5 storylines to watch during the 2019 Mexico City Games
Matt Petersen, NBA.com
The league is sending a record four different teams for the 29th and 30th games played within its southern neighbor’s borders. Community events, service projects and clinics will sandwich the games themselves, making for an entire week of NBA outreach in Mexico.
Here’s a look at five key storylines that will develop within one of the largest cities in the world.
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1. Spanish-speaking ambassadors
Latin American media — and subsequently their consumers — will immediately flock to the players and personnel that speak their language. That list is headed by two extremely familiar names.
As if talent wasn’t enough, Dallas superstar Luka Doncic also has the Spanish language in his arsenal from his days of playing professional basketball as a teenager with Real Madrid. The Slovenian sensation is fluent and will likely hit it off with local fans (if his highlights haven’t already done that for him).
Phoenix point guard Ricky Rubio will be the other most recognizable figure for Latin American basketball fans. The 29-year-old has been a fixture on the Spanish national team and was inundated with questions in his native language during a pre-Mexico conference call with the media last week.
2. Star power
There is a reason Chicago Bulls, Los Angeles Lakers and Golden State Warriors jerseys remain incredibly popular in Latin America. Superstars (and teams) are remembered and celebrated long after their heyday. This week’s games offer up a bevy of talent, and it should be easy to see which players draw the most enthusiastic following.
Doncic figures to be an early favorite in this regard. At the tender age of 20, he’s already a Kia MVP candidate and figures to be good for a long, long time. The odds of him being an immediate fan favorite are more than solid, especially given his fluency in the local language.
Did you know that Luka Doncic speaks perfect Spanish?
The rook knows his stuff! #MFFL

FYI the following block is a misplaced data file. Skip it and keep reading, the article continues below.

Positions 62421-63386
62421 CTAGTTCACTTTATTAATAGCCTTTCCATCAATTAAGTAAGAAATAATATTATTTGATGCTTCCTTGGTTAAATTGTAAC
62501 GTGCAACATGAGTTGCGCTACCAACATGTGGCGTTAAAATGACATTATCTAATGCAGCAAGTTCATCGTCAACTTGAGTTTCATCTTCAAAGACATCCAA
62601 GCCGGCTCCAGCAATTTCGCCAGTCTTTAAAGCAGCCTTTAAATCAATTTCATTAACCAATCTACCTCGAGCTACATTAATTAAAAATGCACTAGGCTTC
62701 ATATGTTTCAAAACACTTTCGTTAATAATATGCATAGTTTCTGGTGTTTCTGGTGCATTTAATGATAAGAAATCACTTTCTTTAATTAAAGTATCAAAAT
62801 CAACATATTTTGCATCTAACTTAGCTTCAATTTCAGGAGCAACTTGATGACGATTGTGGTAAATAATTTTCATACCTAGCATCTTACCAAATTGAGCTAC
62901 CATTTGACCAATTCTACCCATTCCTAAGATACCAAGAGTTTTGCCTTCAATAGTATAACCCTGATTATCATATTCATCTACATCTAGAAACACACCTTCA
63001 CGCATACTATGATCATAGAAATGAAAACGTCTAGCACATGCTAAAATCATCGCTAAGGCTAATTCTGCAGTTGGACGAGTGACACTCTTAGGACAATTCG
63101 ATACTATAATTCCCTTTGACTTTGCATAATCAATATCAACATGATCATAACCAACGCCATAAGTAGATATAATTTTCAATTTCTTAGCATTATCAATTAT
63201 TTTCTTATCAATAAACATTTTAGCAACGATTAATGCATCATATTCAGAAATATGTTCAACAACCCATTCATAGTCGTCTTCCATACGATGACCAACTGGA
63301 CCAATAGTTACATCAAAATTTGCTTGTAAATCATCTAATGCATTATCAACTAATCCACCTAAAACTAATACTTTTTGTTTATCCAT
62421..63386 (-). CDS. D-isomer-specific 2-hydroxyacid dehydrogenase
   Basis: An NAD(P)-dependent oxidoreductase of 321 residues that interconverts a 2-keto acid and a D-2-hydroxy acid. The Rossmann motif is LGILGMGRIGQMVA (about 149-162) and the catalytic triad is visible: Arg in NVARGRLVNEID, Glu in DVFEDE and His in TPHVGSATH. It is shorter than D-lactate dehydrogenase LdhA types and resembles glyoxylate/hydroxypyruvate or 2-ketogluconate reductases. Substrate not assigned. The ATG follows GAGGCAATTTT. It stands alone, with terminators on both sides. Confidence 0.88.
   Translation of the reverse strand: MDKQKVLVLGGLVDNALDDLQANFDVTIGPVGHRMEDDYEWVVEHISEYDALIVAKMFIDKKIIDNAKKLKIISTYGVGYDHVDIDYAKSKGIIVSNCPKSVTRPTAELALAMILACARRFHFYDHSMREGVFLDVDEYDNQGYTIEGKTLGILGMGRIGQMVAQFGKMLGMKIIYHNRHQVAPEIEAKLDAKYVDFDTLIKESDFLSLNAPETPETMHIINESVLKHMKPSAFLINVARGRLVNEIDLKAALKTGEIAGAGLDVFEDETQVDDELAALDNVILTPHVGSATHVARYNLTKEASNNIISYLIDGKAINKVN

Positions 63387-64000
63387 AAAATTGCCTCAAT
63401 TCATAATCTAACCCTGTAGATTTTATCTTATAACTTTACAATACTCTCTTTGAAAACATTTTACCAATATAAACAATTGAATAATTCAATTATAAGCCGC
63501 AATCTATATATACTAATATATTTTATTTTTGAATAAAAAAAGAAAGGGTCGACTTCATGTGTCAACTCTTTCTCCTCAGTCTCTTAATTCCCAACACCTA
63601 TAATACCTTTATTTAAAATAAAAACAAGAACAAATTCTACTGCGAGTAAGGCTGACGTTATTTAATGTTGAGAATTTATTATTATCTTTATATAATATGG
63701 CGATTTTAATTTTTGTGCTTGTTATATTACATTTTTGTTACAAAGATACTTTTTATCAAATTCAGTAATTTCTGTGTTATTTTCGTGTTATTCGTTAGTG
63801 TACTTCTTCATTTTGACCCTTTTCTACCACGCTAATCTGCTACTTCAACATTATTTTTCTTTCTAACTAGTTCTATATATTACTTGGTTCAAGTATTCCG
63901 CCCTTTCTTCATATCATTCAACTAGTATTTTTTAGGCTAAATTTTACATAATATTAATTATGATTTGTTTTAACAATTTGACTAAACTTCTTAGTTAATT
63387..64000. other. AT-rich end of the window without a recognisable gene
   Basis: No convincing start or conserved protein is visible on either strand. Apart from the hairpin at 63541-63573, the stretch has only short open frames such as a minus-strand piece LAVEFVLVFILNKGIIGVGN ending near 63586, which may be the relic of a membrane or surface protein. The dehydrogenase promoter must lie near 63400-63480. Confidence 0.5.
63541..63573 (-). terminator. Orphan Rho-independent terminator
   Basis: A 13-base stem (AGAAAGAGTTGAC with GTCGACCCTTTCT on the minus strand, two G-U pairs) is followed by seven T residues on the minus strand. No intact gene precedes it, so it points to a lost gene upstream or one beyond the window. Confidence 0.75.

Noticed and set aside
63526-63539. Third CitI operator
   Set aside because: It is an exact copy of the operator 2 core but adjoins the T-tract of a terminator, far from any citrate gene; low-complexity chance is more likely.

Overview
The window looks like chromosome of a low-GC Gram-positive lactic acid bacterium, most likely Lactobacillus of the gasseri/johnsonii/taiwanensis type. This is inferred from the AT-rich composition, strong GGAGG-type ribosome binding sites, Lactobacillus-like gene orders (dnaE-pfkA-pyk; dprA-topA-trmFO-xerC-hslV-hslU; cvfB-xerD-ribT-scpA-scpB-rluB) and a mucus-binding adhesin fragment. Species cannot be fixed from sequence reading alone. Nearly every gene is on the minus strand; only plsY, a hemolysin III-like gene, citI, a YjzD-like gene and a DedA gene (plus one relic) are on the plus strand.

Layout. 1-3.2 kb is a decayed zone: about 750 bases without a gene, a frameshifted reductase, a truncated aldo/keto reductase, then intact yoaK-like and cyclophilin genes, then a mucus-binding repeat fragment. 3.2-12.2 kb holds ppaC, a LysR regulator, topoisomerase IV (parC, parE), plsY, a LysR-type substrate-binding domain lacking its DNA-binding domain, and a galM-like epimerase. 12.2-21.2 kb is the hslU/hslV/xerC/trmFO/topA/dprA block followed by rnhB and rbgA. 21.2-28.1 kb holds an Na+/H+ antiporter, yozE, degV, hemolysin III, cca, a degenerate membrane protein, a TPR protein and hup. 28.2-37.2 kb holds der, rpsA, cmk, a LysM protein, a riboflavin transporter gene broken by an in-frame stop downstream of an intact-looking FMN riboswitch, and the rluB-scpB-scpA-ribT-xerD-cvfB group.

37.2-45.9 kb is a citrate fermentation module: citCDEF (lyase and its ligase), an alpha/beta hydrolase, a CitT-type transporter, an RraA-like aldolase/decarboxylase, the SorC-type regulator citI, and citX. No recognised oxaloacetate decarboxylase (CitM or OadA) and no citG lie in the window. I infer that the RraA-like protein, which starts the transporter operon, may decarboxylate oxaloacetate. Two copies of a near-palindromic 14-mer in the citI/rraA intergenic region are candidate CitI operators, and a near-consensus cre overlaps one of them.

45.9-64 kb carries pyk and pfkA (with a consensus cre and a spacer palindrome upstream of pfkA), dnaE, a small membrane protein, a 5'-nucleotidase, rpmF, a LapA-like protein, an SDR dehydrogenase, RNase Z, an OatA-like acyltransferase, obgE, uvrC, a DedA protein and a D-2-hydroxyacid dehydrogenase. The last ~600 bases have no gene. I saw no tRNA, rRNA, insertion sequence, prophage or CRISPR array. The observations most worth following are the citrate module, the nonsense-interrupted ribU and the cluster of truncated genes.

— SportsDay Mavs (@dmn_mavericks) October 4, 2018
This trip will mark Devin Booker’s second trip to Mexico City. The last time he was here in 2017, the Phoenix Suns guard dropped back-to-back 39 -point games to the delight of the local fans. Throw in the fact that his maternal grandfather hails from Nogales, and Booker has all the groundwork to further his own prominence in the region.
Detroit boasts one of the league’s best rebounders (Andre Drummond) and popular former MVP Derrick Rose. San Antonio, meanwhile, represents the most recent NBA champion of the four teams as well as the closest NBA market to Mexico City. That city annually welcomes over two million overnight Mexican visitors, making San Antonio one of the league’s natural gateways between the two countries.
3. Local impact
NBA Cares will be out in full force this week. The league’s global social responsibility program will host a clinic on Wednesday, followed by a project performed by the Phoenix Suns on Friday. The league has also planned a referee clinic on Friday.
The country’s first official NBA Store in Mexico City opened its doors on Tuesday. In doing so, Mexico joins the United States, Manila, Italy, China, Taiwan and the Phillippines as countries with physical NBA Store locations. This gives fans a place to see, customize and purchase current merchandise of their favorite teams and players.
Such initiatives further emphasize the league’s commitment to Mexico, which has hosted more NBA games than any country other than the United States and Canada.
4. Global outreach
While Mexico is the host country, the entire Latin American sports community will be taking in the games on a worldwide scale. In addition to the local and NBA League Pass broadcasts, ESPN Deportes and Televisa will help deliver the Mexico City Games to more than 200 countries and territories. In turn, those viewers will see NBA action backdropped by capacity-size crowds (both 2018 Mexico City games sold out) inside the Arena Ciudad de México.
5. The games themselves
The break in routine, location and foreign interest in the games will lend an almost exhibition-like atmosphere, but these are regular season contests that will count in the standings.
San Antonio (9-14) boasts the worst record of the four teams, but even they are only two games out of eighth place out West. A win over the current eighth-place team (Phoenix) now could make all the difference later.
Dallas, meanwhile, has carved out a spot for itself at the contenders table. Championship hopefuls typically don’t mess around against teams with significantly worse records, yet Detroit has won four of their last five. Blake Griffin and the Pistons appear to be rounding into shape after Griffin missed the first two weeks of the season.
This week will mark a celebration of basketball for Mexico and the Latin American community, but that won’t diminish the impact a loss will have on two of these teams.